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Rebels say Cambodia risks war Khmer Rouge threaten elections


PHNOM PENH, Cambodia -- The Khmer Rouge rebels warned yesterday that internationally supervised elections scheduled to begin tomorrow would "put fuel on the flames of war" in Cambodia and accused the United States of plotting to destroy the Maoist guerrilla group.

The rebels, who are threatening to sabotage the United Nations-sponsored elections with violence and who have already been blamed for the deaths of 10 U.N. peacekeepers, said the election results would serve only to give legitimacy to the current Vietnamese-installed government.

"We could not accept to be killed, swallowed and destroyed by the Vietnamese occupation," a Khmer Rouge spokesman said at a news conference in rebel-held territory in western Cambodia, a few miles from the border with Thailand. "Such an election does not bring peace to Cambodia. It is organized in order to put fuel on the flames of war."

The rebel threat to sabotage the elections has alarmed leaders of the 22,000-member U.N. peacekeeping force in Cambodia. They have warned that the six-day election, in which Cambodians are to select 120 members of a constitutional convention, will probably be marred by terrorism, including Khmer Rouge attacks on polling stations.

The fear of a Khmer Rouge attack is most palpable in the northwestern province of Siem Reap, half of which is already under the control of the rebels. U.N. officials believe that Siem Reap, home to the fabled ruins of the ancient Cambodian capital, Angkor, is the province most likely to be attacked by the Khmer Rouge this weekend.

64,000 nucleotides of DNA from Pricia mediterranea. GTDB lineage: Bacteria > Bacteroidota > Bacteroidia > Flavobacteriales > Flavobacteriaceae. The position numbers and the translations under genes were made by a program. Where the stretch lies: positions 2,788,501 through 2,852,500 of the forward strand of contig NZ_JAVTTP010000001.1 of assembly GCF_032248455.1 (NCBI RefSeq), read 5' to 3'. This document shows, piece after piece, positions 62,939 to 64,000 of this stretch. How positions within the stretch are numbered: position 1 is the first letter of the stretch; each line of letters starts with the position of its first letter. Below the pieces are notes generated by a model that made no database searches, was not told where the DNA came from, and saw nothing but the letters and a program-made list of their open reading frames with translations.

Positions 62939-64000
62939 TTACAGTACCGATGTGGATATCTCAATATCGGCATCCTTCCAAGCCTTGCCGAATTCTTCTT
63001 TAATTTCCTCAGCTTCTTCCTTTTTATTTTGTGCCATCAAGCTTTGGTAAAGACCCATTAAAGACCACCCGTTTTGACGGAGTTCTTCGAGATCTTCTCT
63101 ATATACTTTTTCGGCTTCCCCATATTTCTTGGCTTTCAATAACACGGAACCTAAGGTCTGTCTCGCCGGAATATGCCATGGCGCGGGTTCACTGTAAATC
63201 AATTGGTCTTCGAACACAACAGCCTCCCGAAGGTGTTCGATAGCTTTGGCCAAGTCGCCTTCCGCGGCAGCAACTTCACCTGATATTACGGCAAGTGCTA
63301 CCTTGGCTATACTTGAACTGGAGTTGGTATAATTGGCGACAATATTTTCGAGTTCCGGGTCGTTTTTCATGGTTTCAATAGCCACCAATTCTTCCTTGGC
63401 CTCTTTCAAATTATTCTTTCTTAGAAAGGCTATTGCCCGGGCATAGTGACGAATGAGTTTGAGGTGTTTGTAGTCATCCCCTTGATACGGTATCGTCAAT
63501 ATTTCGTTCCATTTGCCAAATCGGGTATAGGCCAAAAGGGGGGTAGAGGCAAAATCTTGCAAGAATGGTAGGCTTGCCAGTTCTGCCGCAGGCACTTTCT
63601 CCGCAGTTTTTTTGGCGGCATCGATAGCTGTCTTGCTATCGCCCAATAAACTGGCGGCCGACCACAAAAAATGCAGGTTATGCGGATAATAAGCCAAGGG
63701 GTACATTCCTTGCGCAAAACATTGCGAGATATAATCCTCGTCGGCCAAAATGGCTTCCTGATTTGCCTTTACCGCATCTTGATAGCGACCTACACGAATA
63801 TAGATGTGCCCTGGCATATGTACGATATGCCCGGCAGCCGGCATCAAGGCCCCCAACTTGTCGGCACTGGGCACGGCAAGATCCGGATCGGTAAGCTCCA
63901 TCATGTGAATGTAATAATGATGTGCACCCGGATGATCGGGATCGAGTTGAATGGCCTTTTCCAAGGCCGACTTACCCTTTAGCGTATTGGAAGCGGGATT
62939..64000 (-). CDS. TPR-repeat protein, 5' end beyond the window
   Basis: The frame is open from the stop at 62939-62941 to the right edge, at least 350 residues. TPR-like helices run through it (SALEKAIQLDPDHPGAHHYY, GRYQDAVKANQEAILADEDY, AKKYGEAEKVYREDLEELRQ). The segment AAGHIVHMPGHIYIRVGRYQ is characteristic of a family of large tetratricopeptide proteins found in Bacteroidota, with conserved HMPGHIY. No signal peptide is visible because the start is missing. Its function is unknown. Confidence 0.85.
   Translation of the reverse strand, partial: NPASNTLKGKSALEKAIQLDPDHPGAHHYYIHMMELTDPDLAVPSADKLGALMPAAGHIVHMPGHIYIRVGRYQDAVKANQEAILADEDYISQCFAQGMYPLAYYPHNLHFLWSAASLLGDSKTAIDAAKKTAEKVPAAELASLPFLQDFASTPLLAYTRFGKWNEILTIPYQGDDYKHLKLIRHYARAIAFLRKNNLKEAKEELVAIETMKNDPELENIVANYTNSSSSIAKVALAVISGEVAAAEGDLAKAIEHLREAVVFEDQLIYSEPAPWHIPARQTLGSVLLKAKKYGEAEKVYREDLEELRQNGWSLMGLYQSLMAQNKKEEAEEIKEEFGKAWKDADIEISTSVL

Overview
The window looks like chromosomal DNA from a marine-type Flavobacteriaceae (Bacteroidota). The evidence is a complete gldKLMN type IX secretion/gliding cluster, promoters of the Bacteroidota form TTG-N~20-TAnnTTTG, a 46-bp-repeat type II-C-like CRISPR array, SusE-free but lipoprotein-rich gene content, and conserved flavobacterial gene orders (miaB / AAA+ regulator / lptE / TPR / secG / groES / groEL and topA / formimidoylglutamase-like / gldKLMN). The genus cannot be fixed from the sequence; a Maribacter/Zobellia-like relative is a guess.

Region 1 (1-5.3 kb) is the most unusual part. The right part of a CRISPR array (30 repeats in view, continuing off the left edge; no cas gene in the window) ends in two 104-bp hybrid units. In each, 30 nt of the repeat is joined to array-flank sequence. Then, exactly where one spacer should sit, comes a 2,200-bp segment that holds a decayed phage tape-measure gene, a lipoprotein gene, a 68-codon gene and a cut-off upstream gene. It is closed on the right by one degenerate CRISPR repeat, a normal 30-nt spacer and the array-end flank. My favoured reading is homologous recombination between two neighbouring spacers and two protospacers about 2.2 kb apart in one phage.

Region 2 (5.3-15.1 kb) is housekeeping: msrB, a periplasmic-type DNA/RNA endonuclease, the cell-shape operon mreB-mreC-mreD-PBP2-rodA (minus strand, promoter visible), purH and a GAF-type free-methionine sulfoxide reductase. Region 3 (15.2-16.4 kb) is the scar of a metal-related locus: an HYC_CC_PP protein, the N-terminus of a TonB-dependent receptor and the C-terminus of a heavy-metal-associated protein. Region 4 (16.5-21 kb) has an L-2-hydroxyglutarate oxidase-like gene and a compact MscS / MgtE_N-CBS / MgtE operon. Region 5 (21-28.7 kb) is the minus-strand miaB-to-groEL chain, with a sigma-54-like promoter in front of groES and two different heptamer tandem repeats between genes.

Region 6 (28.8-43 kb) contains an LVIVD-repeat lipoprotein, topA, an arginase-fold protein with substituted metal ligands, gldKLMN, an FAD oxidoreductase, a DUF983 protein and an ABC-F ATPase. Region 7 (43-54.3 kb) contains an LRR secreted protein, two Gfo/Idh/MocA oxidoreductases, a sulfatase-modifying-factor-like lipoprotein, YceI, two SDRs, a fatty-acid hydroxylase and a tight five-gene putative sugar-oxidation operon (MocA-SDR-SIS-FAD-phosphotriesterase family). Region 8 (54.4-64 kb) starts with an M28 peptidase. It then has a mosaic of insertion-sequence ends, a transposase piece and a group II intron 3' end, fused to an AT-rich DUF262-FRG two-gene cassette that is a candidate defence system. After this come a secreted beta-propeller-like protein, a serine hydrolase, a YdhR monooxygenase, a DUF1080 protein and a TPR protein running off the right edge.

"It's quiet, too quiet," said Maj. Patrick Delort, a French police officer who is the deputy provincial commander of the U.N. civilian police. "We're waiting for an attack."

He said that the Khmer Rouge forces in Siem Reap had ample ammunition and that there was almost nothing that the United Nations could do to forestall an attack. "Whenever and wherever they want to attack, they can," he said.

More than 100 Cambodians from the province have taken refuge around Angkor Wat, the 12th-century hand-carved mountain of stone that is Cambodia's national symbol. They fled to the ancient temple after their homes were attacked and burned by the Khmer Rouge.

For many, the Cambodian elections seemed a cruel abstraction. "I dream only about the shelling," said Sok Borann, one of the refugees living in palm-leaf huts in the shadow of Angkor Wat.

Under the leadership of the notorious Pol Pot, the Khmer Rouge were responsible for the deaths of more than one million Cambodians when they controlled the central government in the 1970s. After the invading Vietnamese army toppled Pol Pot in 1979, the Khmer Rouge returned to the Cambodian jungle and took up arms as insurgents.

As recently as last year, the Khmer Rouge sought friendly relations with the United States, apparently believing that Washington shared their hatred of Vietnam. But yesterday, the Khmer Rouge dropped even the pretense of cordiality, accusing the United States of a scheme to arm Vietnam and the Cambodian government against the Cambodian rebels.

The Khmer Rouge spokesman, Mak Ben, said the "U.S. and its allies have had a policy to eliminate" the Khmer Rouge since the signing of the 1991 United Nations-brokered peace treaty that was supposed to end Cambodia's civil war. The Khmer Rouge joined in signing the treaty but later pulled out of the peace process, asserting that thousands of Vietnamese troops had remained in Cambodia in violation of the agreement.

"The Cambodian people have every right to defend themselves," Mak Ben said.

An American diplomat in Phnom Penh, the Cambodian capital, described the Khmer Rouge assertions as "laughable."

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